The seventh edition of the Indian Pharmacopoeia (IP 2014), officially released in November last year by the Indian Pharmacopoeia Commission (IPC) has come into force in the country with no further extension of its implementation by the regulatory authorities.
The IP 2014 is presented in four volumes. The scope of the Pharmacopoeia has been extended to include products of biotechnology, indigenous herbs and herbal products, veterinary vaccines and additional antiretroviral drugs and formulations, inclusive of commonly used fixed-dose combinations. Standards for new drugs and drugs used under National Health Programmes are added and the drugs as well as their formulations not in use now a days are omitted from this edition.
As per the original plan, the IP 2014 was to come into force from January 1, 2014. But, there were demands from industry to postpone the implementation because of the practical difficulties. This has prompted the Indian Pharmacopoeia Commission to delay the implementation, giving more time to the industry to adopt the changes.
Meanwhile the IPC has received inputs from its stakeholders on IP 2014 which require up-gradation/changes. The IPC has issued draft amendments (proposed) and has invited comments/suggestions from the experts and stakeholders within 30 days.
The IP 2014 incorporates 2548 monographs of drugs out of which 577 are new monographs consisting of APIs, excipients, dosage forms, antibiotic monographs, insulin products and herbal products etc. 19 new radiopharmaceutical monographs and 1 general chapter is first time being included in this edition. It is hoped that this edition would play a significant role in improving the quality of medicines which in turn promote public health and accelerate the growth and development of pharma sector.
The IP-2014 is published in fulfilment of the requirements of the Drugs and Cosmetics Act, 1940 and Rules thereunder and it prescribes the standards for drugs produced and/or marketed in India and thus contributes in the control and assurance of the quality of the medicines.
“A natural, safer alternative to dangerous prescription drugs”
“Can slim you down by reducing hormonal imbalances”
“Prevents Alzheimer’s disease and senility”
All of these claims have been made by marketers of compounded “bio-identical” hormones, also known as “bio-identical hormone replacement therapy” (BHRT). But these claims are unproven. FDA is concerned that claims like these mislead women and health care professionals, giving them a false sense of assurance about using potentially dangerous hormone products.
FDA is providing the facts about “BHRT” drugs and the uncertainties surrounding their safety and effectiveness so that women and their doctors can make informed decisions about their use.
“BHRT” is a marketing term not recognized by FDA. Sellers of compounded “bio-identical” hormones often claim that their products are identical to hormones made by the body and that these “all-natural” pills, creams, lotions, and gels are without the risks of drugs approved by FDA for menopausal hormone therapy (MHT). FDA-approved MHT drugs provide effective relief of the symptoms of menopause such as hot flashes and vaginal dryness. They also can prevent thinning of bones. FDA has not approved compounded “BHRT” drugs and cannot assure their safety or effectiveness.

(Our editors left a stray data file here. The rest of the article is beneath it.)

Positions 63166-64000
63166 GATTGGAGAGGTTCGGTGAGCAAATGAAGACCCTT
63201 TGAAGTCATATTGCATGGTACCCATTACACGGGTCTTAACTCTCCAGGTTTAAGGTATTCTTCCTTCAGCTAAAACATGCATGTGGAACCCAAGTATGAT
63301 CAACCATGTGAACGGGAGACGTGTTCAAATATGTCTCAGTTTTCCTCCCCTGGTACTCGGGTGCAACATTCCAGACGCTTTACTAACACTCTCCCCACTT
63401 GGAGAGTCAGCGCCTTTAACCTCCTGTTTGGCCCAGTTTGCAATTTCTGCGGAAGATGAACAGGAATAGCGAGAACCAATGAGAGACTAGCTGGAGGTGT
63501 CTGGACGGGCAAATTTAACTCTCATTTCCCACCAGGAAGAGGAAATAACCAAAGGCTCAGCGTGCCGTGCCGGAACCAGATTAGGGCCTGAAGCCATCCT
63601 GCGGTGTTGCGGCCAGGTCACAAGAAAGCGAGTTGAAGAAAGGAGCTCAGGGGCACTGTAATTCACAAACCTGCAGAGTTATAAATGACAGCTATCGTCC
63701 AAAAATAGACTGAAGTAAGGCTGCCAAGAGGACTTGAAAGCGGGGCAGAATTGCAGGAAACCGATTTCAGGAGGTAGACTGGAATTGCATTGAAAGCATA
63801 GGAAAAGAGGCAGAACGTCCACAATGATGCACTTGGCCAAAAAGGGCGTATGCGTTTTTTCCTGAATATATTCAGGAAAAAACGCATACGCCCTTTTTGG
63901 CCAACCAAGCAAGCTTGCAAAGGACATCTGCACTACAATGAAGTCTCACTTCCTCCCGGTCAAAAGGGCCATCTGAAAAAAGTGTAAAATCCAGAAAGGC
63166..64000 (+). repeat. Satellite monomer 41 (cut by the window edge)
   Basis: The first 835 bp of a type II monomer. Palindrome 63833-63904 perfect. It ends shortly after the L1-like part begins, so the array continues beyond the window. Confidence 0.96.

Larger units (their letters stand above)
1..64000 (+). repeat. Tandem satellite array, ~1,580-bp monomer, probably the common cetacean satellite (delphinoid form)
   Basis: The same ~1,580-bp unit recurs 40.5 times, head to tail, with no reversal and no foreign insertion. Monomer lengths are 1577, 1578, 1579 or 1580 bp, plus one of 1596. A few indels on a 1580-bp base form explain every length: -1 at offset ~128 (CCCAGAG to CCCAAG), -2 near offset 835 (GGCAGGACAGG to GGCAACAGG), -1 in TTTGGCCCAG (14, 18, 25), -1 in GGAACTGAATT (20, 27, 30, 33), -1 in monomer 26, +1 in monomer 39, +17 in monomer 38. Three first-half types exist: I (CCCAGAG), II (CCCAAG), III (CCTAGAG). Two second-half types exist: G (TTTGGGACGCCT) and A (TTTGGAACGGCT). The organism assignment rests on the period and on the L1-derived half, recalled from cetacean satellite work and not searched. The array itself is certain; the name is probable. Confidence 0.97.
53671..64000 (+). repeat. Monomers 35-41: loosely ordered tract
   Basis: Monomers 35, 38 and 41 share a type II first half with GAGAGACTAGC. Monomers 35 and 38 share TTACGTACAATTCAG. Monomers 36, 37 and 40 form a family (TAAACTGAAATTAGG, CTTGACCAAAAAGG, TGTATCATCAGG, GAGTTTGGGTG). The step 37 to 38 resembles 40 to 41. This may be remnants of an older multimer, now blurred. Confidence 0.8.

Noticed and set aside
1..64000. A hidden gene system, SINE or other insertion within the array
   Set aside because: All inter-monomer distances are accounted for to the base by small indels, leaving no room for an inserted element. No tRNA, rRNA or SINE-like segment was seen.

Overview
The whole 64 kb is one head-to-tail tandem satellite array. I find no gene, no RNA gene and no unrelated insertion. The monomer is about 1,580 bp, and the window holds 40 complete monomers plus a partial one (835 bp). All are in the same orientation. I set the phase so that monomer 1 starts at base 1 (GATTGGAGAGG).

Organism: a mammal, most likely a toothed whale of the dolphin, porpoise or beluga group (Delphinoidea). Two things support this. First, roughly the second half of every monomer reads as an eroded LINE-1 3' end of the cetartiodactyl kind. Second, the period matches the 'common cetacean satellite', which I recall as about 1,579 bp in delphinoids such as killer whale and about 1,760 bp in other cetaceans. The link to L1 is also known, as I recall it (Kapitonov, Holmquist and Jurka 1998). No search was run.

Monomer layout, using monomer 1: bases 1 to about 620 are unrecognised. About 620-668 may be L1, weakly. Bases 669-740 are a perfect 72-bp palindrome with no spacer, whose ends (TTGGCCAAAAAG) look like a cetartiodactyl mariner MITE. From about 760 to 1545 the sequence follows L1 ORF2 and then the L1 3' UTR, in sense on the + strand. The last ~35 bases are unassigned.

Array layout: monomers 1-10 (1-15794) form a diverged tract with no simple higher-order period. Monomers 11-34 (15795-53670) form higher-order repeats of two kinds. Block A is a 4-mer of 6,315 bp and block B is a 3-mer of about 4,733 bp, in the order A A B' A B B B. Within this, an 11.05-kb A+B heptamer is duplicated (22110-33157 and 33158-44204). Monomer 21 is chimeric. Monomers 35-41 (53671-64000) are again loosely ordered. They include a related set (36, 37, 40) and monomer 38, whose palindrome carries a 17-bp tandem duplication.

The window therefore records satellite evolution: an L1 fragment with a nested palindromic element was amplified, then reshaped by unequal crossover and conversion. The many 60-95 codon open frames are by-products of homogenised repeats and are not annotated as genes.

During menopause, a woman’s body produces less of the hormone estrogen, which may lead to hot flashes, vaginal dryness, and thin bones. MHT drugs contain estrogen or a combination of estrogen and another hormone, a progestin. FDA-approved MHT drugs are sold by prescription only, and FDA advises women who choose to use hormones to use them at the lowest dose that helps, for the shortest time needed.
Some “BHRT” drugs are compounded in pharmacies. Traditional compounding involves combining, mixing, or altering ingredients by a pharmacist, according to a prescription from a licensed health care professional, to produce a drug that meets an individual’s special medical needs. FDA considers traditional compounding to be a valuable service when used appropriately, such as customizing a drug for someone who is allergic to a dye or preservative in an FDA-approved medicine. But some pharmacies that compound “BHRT” drugs make unsupported claims that these drugs are more effective and safer than FDA-approved MHT drugs.
FDA is taking action against pharmacies that make false and misleading claims about “BHRT” drugs and is encouraging consumers to become informed about these products and their risks. Here is some information to help sort the myths from the facts:
Myth: “Bio-identical” hormones are safer and more effective than FDA-approved MHT drugs.
Fact: FDA is not aware of any credible scientific evidence to support claims made regarding the safety and effectiveness of compounded “BHRT” drugs. “They are not safer just because they are ‘natural,'” says Kathleen Uhl, M.D., Director of FDA’s Office of Women’s Health.
Drugs that are approved by FDA must undergo the agency’s rigorous evaluation process, which scrutinizes everything about the drug to ensure its safety and effectiveness—from early testing, to the design and results of large clinical trials, to the severity of side effects, to the conditions under which the drug is manufactured. FDA-approved MHT drugs have undergone this process and met all federal standards for approval. No compounded “BHRT” drug has met these standards.